Suicide - Myths, facts and warning signs


Dr Lavina Noronha

Mangaluru, Sep 10: September 10 is observed all over the world as World Suicide Prevention Day as endorsed by World Health Organization for raising awareness about the causes of suicide and ways to prevent suicide. This is a humble effort to shed some light on this volatile issue.

Suicide is a major public health crisis all over the world which has grown to pandemic proportions in the last two decades. WHO estimates that each year more than one million people die by suicide worldwide which means there is one suicidal death every 40 seconds! The number of suicide attempts is 20 times higher than completed suicide.

India has one of the highest suicide rates for youth 15-29. The National Crime Records Bureau (NCRB) published data in 2015 indicated that in India one student commits suicide every hour. Suicide is not just an individual problem- it affects the family, friends and the community at large. The good news is that suicide is preventable and you and I can collectively do our bit help those in crisis.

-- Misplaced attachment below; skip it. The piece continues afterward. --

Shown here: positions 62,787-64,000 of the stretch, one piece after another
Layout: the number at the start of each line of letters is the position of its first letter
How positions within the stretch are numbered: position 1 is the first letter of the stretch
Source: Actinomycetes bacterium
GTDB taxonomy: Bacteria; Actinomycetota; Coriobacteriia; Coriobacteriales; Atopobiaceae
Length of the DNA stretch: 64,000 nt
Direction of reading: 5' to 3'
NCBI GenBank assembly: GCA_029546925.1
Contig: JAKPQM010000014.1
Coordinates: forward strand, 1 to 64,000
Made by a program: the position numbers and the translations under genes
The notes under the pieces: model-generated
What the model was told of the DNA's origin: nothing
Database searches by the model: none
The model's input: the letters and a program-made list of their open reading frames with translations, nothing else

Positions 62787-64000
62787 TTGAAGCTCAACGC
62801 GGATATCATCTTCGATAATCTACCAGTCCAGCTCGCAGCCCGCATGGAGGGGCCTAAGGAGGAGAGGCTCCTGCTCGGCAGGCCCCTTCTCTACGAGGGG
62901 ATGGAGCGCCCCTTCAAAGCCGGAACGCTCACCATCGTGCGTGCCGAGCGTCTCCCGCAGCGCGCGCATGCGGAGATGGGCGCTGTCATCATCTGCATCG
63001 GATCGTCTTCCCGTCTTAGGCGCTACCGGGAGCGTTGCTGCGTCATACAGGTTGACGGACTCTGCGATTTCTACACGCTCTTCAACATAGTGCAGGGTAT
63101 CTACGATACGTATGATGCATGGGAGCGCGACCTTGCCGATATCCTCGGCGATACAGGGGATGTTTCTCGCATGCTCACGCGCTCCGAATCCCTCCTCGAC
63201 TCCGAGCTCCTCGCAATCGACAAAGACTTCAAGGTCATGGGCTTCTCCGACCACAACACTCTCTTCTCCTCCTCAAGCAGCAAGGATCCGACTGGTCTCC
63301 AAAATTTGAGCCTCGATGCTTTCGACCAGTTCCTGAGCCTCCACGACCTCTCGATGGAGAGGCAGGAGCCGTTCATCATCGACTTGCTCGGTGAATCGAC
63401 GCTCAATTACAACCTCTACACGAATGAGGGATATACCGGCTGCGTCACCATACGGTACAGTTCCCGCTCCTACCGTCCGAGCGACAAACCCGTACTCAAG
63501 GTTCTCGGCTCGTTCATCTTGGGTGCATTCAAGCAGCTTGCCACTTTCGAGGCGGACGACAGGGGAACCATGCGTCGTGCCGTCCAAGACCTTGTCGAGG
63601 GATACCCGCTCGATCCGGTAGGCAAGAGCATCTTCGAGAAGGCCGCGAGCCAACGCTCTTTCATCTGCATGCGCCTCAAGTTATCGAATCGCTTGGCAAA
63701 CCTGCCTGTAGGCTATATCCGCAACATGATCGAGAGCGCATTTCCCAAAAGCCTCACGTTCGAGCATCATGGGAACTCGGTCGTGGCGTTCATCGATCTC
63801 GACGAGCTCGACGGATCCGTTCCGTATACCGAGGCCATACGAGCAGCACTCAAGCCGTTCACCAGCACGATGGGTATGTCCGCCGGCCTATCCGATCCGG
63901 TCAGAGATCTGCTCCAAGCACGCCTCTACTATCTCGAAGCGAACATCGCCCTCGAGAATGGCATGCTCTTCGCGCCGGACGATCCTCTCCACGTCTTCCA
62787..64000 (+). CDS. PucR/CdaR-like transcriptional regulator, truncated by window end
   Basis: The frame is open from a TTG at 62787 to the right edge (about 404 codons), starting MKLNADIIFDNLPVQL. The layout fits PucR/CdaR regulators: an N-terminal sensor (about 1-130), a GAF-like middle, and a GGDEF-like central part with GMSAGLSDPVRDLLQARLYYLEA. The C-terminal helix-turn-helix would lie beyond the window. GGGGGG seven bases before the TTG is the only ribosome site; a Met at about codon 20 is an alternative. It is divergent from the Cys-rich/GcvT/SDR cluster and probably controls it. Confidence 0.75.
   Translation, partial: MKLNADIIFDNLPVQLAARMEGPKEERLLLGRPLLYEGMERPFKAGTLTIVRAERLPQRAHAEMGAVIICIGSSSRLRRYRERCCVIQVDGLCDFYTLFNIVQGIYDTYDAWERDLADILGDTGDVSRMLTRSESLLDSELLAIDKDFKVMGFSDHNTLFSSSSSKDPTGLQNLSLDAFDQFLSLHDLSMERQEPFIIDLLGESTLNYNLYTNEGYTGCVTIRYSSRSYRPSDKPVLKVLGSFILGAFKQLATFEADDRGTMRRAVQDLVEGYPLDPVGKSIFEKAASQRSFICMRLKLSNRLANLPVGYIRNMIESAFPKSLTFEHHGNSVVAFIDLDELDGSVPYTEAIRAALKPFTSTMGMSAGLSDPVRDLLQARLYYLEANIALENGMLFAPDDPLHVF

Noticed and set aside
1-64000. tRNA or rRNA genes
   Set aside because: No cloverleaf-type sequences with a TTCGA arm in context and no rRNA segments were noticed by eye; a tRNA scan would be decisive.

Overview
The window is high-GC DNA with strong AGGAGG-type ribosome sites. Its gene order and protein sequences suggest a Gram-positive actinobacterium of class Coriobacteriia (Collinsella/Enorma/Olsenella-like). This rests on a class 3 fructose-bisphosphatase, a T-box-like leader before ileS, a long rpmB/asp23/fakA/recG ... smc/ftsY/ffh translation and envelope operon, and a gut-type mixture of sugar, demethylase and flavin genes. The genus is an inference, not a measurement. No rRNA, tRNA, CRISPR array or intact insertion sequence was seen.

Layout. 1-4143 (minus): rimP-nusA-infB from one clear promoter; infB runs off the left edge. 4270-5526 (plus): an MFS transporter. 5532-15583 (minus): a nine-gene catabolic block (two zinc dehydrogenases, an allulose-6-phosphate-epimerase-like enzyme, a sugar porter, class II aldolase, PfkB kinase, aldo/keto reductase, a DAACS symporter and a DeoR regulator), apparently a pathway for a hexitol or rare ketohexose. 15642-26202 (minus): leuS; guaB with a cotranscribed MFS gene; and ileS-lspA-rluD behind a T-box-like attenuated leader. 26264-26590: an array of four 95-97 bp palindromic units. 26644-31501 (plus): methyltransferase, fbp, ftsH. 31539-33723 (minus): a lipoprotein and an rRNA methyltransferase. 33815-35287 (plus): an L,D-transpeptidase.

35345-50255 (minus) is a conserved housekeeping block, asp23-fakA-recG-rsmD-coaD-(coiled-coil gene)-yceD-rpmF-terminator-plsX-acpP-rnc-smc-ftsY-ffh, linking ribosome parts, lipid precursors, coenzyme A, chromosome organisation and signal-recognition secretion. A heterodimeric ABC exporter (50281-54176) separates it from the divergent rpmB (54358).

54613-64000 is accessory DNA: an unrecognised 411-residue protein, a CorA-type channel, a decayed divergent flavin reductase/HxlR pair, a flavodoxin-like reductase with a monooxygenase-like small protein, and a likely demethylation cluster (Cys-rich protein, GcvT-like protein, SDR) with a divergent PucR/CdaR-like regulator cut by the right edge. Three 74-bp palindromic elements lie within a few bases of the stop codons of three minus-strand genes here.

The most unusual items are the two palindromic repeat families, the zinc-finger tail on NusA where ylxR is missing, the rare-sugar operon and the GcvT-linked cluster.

What are some myths about suicide?

1. Suicide is an act of cowardice and people who commit suicide take the easy way out:
No, it is not! It is easy for others to judge them and brand those who take this lethal step as selfish. Suicide is not a sign of weakness and generally those who are suicidal do not really want to die but want to end their suffering, pain or misery. They see no light at the end of the tunnel and the hopelessness and helplessness of the situation they are in prompts them to take a drastic step.

2. Those who say they want to kill themselves, seldom do: